New Pet Euthanasia Scam Is Using Emotional Bait To Get Your Money

A new scam is targeting animal lovers by playing on their generosity, asking people to help rescue pets from euthanasia for a small donation, and absconding with the money.

According to CBS, the scammers post images of shelter animals on social media or send them over email with a message indicating the pets are scheduled to be put to sleep soon, but that they or a named charitable organization could intervene with the help of a donation. After a kind-hearted animal lover sends money, all contact ceases and the fake social media accounts are deleted.

Sadly, the money never reaches the animals.

Source: Pixabay

The Los Angeles County District Attorney’s Office has asked that anyone who is asked for money to help animals survive “high-kill” shelters first confirm the details are true. In some cases, the animals are not even in danger, and the images are stolen from elsewhere on the internet. Scammers may also have trouble giving details about the help that has previously been offered to the animals at the named organization, if it’s legitimate, another sign of a false cry for help.

Source: Pixabay

The DA offers the following tips:

  • Verify that the organization soliciting funds is a legitimate 501(C)3 charitable group.
  • Double check that the animal exists, where it is housed and the true extent of its needs.
  • Ask the sheltering agency what help already has been provided to the animal and whether it really is at risk of death.

Much more common than the euthanasia scam are the adoption advertisements online for animals that will never arrive. Hundreds of well-meaning individuals are taken in these scams every year, some paying thousands of dollars to cover the unexpected costs of “transportation” for animals that do not exist, or are not up for adoption in the first place.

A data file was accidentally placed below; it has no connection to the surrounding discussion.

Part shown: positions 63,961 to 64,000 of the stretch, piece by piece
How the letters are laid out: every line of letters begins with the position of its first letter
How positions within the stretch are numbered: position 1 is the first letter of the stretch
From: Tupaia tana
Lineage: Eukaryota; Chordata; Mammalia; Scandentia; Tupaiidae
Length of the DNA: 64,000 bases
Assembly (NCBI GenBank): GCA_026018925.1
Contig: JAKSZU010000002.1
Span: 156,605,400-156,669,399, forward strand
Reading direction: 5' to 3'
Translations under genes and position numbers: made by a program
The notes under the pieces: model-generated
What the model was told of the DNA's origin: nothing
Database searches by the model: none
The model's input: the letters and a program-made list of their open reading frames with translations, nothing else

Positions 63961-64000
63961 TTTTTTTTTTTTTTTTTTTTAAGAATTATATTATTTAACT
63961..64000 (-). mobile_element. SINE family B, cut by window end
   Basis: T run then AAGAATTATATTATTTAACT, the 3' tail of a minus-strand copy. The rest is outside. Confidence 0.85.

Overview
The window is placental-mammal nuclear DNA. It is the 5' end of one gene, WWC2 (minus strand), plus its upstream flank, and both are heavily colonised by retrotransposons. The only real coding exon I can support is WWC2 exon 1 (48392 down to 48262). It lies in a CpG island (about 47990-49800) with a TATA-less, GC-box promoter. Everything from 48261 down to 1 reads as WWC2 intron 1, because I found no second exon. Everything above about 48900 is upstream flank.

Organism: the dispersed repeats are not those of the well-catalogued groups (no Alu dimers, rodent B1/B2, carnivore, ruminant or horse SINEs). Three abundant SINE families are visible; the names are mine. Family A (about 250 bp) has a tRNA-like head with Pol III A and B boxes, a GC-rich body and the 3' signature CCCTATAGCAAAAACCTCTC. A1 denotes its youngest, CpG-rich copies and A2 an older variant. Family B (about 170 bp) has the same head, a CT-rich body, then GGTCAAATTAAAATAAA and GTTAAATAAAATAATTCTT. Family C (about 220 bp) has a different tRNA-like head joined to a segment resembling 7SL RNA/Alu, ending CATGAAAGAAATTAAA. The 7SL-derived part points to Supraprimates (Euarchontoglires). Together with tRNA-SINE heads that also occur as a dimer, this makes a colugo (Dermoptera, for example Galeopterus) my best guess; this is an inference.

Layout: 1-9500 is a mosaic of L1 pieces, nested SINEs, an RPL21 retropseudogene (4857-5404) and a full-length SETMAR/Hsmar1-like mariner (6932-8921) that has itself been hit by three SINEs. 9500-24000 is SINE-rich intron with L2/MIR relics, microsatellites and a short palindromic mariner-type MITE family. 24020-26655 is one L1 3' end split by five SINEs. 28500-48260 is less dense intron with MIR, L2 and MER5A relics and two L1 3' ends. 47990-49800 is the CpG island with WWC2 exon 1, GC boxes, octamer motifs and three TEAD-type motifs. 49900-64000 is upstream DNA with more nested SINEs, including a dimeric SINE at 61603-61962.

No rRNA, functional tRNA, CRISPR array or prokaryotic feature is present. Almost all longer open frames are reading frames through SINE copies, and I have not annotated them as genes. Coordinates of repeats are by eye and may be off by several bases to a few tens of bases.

Source: Pixabay

According to IPATA, “These scammers are criminals. Their goal is to take your money. They will lie, they will tell you sob stories, they will send you pictures of adorable animals, they will assure you of their faith and religion – anything to get your money! They use the names of legitimate pet shippers; they pirate websites; they illegally use logos of other companies. If you see an offer that is too good to be true, it probably is. It probably is a scam!”

If you think you are being targeted by a scam such as these, first, do some research. Next, call the police. They will keep others from being taken advantage of, and keep scammers from giving actual pet shelters a bad name.

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Matthew Russell is a West Michigan native and with a background in journalism, data analysis, cartography and design thinking. He likes to learn new things and solve old problems whenever possible, and enjoys bicycling, going to the dog park, spending time with his daughter, and coffee.
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